iv) Alkali resistant

v) Displays appreciable bond characteristics in reinforced concrete application.

However, steel is found to be deficient in most of the above listed advantages of CFRP. Some of those deficiencies that must be considered in using steel sections for roof truss in particular are:

a) Installation complexity: steel is less forgiving of installation errors than traditional materials when used for roofing. Leaks are possible if panel joint are not watertight or if the panel screws are not in the correct place

b) Proximity to corrosion in high acidic environment

c) Thermal and electric conductivity which can pose unnecessary danger during unusual lightning and thunder storms. Also in the case of fire, heat can easily be transmitted via the steel material.

d) Heavy weight of steel material.

In all the above listed factors, the replacement of the steel material in roof truss with Carbon Fibre Reinforced Plastic (CFRP) can be conceived as resourceful idea. This is the main justification of this research.

Scope, Aim and Objectives

The scope of this study covers the effectiveness of Carbon Fibre Reinforced Plastic (CFRP) as a better replacement material for steel in roof trusses. The study highlights the various properties of both materials.

Finite element method using PROKON v2.4 software [3] will be used in running analysis on two designed truss structure built with steel and CFRP. Both trusses assume same section sizes and loading conditions but different materials. Results will be drawn out and comparisons and conclusions would be made.

Limitations of the Study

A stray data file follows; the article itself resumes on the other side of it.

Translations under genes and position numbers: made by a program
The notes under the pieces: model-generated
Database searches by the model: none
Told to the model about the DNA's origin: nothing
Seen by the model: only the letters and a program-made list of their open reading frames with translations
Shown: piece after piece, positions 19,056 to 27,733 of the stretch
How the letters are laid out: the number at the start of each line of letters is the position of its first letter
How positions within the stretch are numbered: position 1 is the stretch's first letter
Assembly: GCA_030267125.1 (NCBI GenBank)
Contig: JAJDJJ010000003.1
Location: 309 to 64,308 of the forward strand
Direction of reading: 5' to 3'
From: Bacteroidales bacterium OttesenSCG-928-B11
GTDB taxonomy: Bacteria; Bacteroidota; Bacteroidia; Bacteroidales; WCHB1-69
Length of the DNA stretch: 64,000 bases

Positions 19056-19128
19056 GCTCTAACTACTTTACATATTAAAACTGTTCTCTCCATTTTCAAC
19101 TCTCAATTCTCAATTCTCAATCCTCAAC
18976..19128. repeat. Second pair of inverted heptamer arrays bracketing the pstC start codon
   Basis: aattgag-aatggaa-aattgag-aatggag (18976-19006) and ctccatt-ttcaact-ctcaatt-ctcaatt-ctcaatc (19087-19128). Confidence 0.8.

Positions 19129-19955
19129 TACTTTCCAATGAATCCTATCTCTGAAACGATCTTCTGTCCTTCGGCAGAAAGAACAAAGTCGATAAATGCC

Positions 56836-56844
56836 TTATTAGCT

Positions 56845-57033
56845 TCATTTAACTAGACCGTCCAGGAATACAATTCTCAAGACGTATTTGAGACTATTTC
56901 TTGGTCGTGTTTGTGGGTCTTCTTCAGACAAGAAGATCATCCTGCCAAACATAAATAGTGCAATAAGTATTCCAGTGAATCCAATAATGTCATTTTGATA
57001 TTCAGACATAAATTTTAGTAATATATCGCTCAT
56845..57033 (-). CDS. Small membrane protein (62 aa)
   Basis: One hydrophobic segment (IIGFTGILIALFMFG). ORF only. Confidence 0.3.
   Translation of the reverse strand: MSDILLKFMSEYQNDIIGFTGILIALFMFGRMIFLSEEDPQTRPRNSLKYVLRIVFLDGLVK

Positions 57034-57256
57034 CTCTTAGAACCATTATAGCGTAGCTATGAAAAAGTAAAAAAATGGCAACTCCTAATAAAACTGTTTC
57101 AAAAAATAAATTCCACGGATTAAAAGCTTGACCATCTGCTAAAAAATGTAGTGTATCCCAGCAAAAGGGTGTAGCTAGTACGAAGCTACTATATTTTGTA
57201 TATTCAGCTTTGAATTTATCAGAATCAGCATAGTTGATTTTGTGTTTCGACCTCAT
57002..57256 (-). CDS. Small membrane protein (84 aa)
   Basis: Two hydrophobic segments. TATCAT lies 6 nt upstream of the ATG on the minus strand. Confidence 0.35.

This topic of effectiveness of CFRP roof truss section over steel is one that cannot be exhausted. There are several parameters and methods which can be used to compare the effectiveness which is not discussed in this study due to limited resources. Also, practical tests were not conducted to know the properties of both materials in order to validate the values we obtained and adopted from literatures and theories. The sources of the values used are properly referenced. Below are some other limitations.

a) There are no much literature on the study of CFRP materials and its application as a roofing material.

b) CFRP materials are quite expensive and therefore, it discourages possibility of practical in research projects.

c) Due to the non-availability of CFRP, high precision and accurate results that can be adopted for real life practicality cannot be guaranteed from this study. This research only probes into the possibility of CFRP as a roof section material and its effectiveness. It is therefore open for development and further research.

CFRP is just a stem out of the whole FRP family. Others include Aramid fibre reinforced plastic (AFRP) and Glass fibre reinforced plastic (GFRP). The difference between them is their fibre material. In CFRP, the reinforcing fibre is carbon fibre. Determining the strength of FRPs has been a bit of argument. This is because fibre/ resin combination is what determines the strength (tensile, yield, young’s modulus, etc) of the final FRP product which is dependent on the taste of the manufacturer. So there are no specifications yet for the grade of the material. All that is still available is the range of strength that can be adopted for research study. This also is a limitation.



PROKON is a structural analysis and design suite useful for solving everyday building design problems. The PROKON has two main components with distinct but supplementary functions [3]

The calcpad: This is the main module from where you launch the analysis and design modules. You can use calcpad to build calcsheets with design notes, drawings and equations.

The analysis and design modules: These individual modules can be used to analyse and design typical structural and geotechnical elements. Design output can be sent to calcpad and appended to your calcsheet.